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of federal bureau of matters, the federal bureau of investigation. why would he obstruct the director to mislead the american people? why would she meet with the president, former president days before the secretary is supposed to be interviewed by the fbi? i think it is obvious. they wanted the justice department, they wanted clinton to win the election. >> trish: it is a different kind of conclusion perhaps. there are a lot of questions here. a whole lot of russians. as much as people would like to move on, for the health of the country, and a new president, and hillary clinton is in the past, i hear you. this kind of stuff cannot be allowed and so there are questions that need to be answered, and things that need to be addressed. the justice department should not be misleading the american public, and that is what they did. jeff asked the question, why. when you asked the question why,
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they were trying to help clinton win. >> trish: i have to hand it to her on the alias. elizabeth carlisle has a nice ring to it. it does make it harder for journalists when they tried to get info from loretta lynch. you can get all the loretta lynch you want, but you will not get it from elizabeth carlisle. let us turn to north korea. i'm sick, very big story today , from "the washington post" ." what are we going to do your? this has gotten to the point we will have to do something evil in china on board. >> we applaud this. the trump administration and the work they did on the sanctions. there were trying to work with china to exert more pressure on north korea. this is serious. i know the white house and foreign counterparts are taking it with a very serious matter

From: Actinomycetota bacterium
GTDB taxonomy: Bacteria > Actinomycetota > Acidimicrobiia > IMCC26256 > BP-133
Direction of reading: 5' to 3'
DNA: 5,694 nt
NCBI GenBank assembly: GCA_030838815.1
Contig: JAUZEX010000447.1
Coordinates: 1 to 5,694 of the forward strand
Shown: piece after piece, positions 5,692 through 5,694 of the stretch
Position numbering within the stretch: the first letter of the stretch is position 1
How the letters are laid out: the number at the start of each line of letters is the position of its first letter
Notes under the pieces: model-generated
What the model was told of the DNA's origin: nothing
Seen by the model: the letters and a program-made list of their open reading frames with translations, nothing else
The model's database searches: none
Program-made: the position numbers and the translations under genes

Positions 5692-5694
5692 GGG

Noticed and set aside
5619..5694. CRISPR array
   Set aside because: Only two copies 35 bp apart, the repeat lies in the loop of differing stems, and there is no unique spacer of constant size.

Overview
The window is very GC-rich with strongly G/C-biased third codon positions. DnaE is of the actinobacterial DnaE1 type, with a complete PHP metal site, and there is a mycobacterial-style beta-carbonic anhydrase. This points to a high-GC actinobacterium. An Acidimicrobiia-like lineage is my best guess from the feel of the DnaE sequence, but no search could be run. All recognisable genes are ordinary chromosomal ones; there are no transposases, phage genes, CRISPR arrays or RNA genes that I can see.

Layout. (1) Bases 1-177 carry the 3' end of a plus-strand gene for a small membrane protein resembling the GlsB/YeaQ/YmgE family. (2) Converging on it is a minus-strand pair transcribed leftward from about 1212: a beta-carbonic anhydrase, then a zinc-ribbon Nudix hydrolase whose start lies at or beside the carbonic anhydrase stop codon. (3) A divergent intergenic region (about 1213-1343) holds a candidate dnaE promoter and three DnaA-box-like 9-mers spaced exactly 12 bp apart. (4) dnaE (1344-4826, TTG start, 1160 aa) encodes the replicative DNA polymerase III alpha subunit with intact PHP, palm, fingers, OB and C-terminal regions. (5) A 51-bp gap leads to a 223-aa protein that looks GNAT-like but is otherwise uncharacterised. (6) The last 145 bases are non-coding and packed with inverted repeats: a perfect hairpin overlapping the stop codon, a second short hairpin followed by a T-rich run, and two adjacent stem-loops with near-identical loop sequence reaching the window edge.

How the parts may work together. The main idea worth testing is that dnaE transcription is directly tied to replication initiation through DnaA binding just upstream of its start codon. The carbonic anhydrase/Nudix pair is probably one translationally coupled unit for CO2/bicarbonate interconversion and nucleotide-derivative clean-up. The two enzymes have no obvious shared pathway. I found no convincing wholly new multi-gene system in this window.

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that it is. we'll have to wait and see, but let us hope that this individual who runs north korea can tone it down a little bit. some of this has the impact that we hope it does. >> trish: do you think china will be able to enact any kind of influence or is it ceremonious? >> we will see. the idea that our administration, trump trump administration, engaged with china, and encourages them to get control. exert some influences on north korea. i thought that was a smart move, right move. again, we will have to see. phuoc irishman, good to have you here. let us talk about that other investigation. the grand jury going to see a fair shake. why alan dershowitz had some serious doubts. he is here. an outrage as they held this
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g.o.p. lawmaker to die in pain. first on fox. that lawmaker is here. >> may you die in pain. [boos]
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>> trish: let's go to new jersey right now. a life picture, where the trump administration to talk about the opioid crisis. kellyanne conway will go to this momentarily. we will listen for your to talk about north korea. if she does, we will go straight to it. obviously, north korea is a dominant story today. we are waiting on kellyanne conway. laura ingle is in new jersey, where all of this is taking place. some of these meetings just